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Satirical Journalism in the New Culture and May Fourth Movement

In Class 3, we saw how the growing discontent with the Qing rule and the fear of China’s disintegration at foreign powers led to the 1911 Revolution that overthrew the Qing Dynasty and to the establishment of China as a republic. However, the 1911 Revolution soon resulted in political fragmentation, and intellectuals began to debate on how to save and modernize China in the New Culture and May Fourth Movement. It was during this period of major social upheavals and political instability that satirical/humor cartoons began to emerge in China.  In Class 4, we will use “political opportunity structure”/”public sphere” and “framing” approaches to examine the themes and artistic styles of comic art during 1900s to 1920s with a particular focus on two key figures: Shen Bochen and Feng Zikai.

Reading assignments:

·         Wu, I-Wei (2013) “Participating in Global Affairs: The Chinese Cartoon Monthly Shanghai Puck”. Asian Punches: A Transcultural Affairs. Harder and Mittler (eds). Springer International Publishing, pp. 365-387.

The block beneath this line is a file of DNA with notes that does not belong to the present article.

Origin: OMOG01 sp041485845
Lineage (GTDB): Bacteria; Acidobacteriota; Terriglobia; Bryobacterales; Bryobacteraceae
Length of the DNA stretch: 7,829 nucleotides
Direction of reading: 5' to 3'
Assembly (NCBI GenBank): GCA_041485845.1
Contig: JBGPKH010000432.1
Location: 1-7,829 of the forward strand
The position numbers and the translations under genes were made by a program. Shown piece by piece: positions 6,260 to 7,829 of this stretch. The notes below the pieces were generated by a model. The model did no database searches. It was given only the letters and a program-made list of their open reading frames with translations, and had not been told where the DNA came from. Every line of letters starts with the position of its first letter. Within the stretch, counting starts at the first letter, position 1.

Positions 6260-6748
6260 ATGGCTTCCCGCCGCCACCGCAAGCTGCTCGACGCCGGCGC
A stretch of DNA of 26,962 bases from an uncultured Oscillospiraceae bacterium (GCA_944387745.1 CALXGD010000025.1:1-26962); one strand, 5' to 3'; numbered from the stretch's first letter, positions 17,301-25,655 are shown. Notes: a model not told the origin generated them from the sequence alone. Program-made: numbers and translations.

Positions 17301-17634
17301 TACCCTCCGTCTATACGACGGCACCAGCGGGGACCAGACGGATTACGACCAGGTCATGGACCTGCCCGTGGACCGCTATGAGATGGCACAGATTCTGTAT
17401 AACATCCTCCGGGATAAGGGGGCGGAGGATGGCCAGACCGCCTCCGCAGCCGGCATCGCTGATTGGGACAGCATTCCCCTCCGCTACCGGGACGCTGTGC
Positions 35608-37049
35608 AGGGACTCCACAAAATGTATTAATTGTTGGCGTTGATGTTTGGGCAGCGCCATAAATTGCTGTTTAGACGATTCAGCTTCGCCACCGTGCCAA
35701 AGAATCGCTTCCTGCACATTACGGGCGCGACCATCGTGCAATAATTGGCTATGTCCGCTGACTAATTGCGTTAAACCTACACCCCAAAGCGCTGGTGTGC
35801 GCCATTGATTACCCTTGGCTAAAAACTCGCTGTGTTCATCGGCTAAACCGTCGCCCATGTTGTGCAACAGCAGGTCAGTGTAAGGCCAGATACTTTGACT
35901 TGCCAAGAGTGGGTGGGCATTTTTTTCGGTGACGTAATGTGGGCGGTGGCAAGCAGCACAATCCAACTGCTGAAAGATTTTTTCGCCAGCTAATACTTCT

·         Harbsmeier (2014) “Introduction” from The Cartoonist Feng Zikai. Pp. 9-11, pp. 19-21.

Key terms:

·         “Semi-colonized status”; caricature; satirical journalism; the Japanese manga and the Chinese loan word “manhua” ????(sketch or casual drawing)

Reading questions:

1.      How does Wu define the social roles of “satirical journals” such as Punch in dealing with fears and anxieties on global affairs during the early 20th century? 

2.      From Wu’s discussion of the aim for this current chapter, what do we learn about the emergence of satirical cartoons in early twentieth century China? How does the rise of political cartoons reflect China’s position in the global affairs and capture the anxieties and emotions of the great social upheavals of the time?

3.      Note why Shen Bochen considered one of the most influential cartoonist of the May Fourth Movement and where his political cartoons were published. What did this tell us about the “public sphere” and “political opportunity structure in China at that time?

4.      What are the “three goals” Shen set for running Shanghai Puck (p. 377)?  How were they in line with the New Culture/May Fourth Movement of his time?

5.      Shanghai Puck was published in both Chinese and English. Why does Wu see this bilingual publication not only a necessary strategy but also a form of empowerment? 

Satirical Journalism in the New Culture and May Fourth Movement

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